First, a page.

High disease activity at baseline does not prevent a remission in patients with systemic lupus erythematosus

Rheumatology (Oxford). 1999 Aug;38(8):724-7. doi: 10.1093/rheumatology/38.8.724.


Objective: To evaluate the utility of systemic lupus erythematosus (SLE) initial clinical manifestations and the SLE Disease Activity Index (SLEDAI) for identifying patients who will have a remission.

Methods: We studied 100 SLE patients (85 females, 15 males) and identified all patients who had remission (defined as at least one continuous year during which lack of disease activity permitted withdrawal of all treatment to suppress general lupus activity of a particular clinical manifestation). Changes in laboratory parameters without clinical activity, thus not requiring treatment, did not invalidate remission. We did not include any patient who had never required treatment. We evaluated the SLEDAI values and the main SLE manifestations at the time of diagnosis of SLE, and also every 3 months during the first year of disease.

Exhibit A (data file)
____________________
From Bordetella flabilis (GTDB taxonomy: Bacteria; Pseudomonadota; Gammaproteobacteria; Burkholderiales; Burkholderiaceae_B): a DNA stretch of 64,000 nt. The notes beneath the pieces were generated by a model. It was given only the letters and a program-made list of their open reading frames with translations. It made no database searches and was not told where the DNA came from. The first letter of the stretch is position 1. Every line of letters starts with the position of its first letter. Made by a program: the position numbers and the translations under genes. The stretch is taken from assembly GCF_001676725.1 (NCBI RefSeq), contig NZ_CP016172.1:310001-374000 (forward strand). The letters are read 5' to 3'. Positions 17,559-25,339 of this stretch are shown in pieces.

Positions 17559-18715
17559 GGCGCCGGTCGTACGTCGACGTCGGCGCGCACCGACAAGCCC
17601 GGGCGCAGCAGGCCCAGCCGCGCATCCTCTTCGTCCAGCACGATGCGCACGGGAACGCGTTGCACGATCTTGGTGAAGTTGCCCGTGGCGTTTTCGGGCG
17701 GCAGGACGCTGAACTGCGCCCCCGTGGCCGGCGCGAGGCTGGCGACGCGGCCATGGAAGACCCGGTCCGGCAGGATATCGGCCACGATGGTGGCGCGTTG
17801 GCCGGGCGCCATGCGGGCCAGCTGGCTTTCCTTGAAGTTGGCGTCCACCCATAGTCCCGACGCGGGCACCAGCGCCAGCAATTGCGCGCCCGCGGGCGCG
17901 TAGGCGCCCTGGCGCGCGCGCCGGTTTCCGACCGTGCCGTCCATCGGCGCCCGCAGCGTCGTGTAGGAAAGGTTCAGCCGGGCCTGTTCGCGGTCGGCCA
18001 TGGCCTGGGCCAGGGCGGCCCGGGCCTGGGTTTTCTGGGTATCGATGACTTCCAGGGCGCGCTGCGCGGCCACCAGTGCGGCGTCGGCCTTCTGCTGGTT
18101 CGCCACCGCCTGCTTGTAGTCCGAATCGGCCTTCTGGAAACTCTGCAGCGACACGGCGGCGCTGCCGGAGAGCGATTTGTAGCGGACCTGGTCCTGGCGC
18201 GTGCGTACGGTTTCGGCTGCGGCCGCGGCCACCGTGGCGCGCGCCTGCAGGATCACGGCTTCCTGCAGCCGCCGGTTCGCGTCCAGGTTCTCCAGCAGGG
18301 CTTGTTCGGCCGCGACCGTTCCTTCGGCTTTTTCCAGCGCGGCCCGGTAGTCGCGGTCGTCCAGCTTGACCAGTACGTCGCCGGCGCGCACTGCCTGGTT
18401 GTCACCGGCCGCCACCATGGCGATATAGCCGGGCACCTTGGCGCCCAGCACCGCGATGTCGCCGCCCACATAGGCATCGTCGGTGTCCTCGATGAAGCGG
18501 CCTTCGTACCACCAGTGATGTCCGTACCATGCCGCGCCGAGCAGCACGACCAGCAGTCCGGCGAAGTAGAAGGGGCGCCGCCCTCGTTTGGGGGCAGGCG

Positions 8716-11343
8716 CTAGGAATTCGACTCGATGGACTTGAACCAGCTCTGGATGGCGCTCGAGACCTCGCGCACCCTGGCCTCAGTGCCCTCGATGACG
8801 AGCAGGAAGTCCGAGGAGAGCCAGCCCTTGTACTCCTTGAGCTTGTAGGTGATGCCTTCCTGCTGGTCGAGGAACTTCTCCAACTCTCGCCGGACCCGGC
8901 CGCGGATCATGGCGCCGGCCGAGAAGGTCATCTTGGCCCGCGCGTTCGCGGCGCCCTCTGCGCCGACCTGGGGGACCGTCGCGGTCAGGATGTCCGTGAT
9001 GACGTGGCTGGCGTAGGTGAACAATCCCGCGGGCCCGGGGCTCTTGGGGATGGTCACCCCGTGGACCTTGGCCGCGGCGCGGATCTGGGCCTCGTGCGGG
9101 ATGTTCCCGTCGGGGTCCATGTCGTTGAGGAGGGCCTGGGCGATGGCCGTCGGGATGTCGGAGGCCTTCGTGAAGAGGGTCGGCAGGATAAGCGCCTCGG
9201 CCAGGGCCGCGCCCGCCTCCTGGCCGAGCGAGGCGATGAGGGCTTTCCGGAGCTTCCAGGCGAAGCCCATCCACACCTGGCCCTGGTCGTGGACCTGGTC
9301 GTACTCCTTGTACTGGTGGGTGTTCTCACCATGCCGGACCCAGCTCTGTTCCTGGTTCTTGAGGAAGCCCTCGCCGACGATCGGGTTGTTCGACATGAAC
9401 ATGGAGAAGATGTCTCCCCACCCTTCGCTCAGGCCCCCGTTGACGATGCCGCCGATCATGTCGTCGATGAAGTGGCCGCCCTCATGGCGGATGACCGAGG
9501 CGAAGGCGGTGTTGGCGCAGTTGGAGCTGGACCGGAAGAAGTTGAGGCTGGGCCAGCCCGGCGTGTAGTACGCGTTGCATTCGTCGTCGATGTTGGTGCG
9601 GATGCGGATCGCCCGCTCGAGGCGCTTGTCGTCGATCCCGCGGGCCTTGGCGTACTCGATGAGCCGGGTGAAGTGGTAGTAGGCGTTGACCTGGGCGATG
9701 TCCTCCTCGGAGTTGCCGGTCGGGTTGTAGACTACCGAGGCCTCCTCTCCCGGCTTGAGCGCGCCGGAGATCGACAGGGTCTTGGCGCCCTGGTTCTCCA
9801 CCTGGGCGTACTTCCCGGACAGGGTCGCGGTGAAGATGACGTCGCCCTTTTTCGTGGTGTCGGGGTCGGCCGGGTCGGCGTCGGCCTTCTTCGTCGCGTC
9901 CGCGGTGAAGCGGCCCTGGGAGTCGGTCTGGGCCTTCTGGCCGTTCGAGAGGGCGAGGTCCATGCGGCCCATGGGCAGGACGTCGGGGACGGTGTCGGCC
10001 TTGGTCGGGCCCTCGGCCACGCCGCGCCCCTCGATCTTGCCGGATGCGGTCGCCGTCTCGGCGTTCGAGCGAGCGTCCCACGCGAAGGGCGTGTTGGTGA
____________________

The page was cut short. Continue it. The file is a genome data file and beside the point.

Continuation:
Results: Twenty-four of the 100 SLE patients achieved remission that occurred a mean of 64 months after the diagnosis. They remained in remission for a mean of 55 months. There were no statistical differences in SLEDAI values and the initial manifestations (including renal and cerebral) between patients who reached remission and those who did not. The patients who have a higher SLEDAI score take longer to achieve remission.

Conclusion: SLE patients with severe initial clinical manifestations and higher SLEDAI values may achieve clinical remission.

MeSH terms

  • Adult
  • Female
  • Follow-Up Studies
  • Humans
  • Lupus Erythematosus, Systemic / diagnosis*
  • Lupus Erythematosus, Systemic / therapy
  • Male
  • Prognosis
  • Remission Induction
  • Severity of Illness Index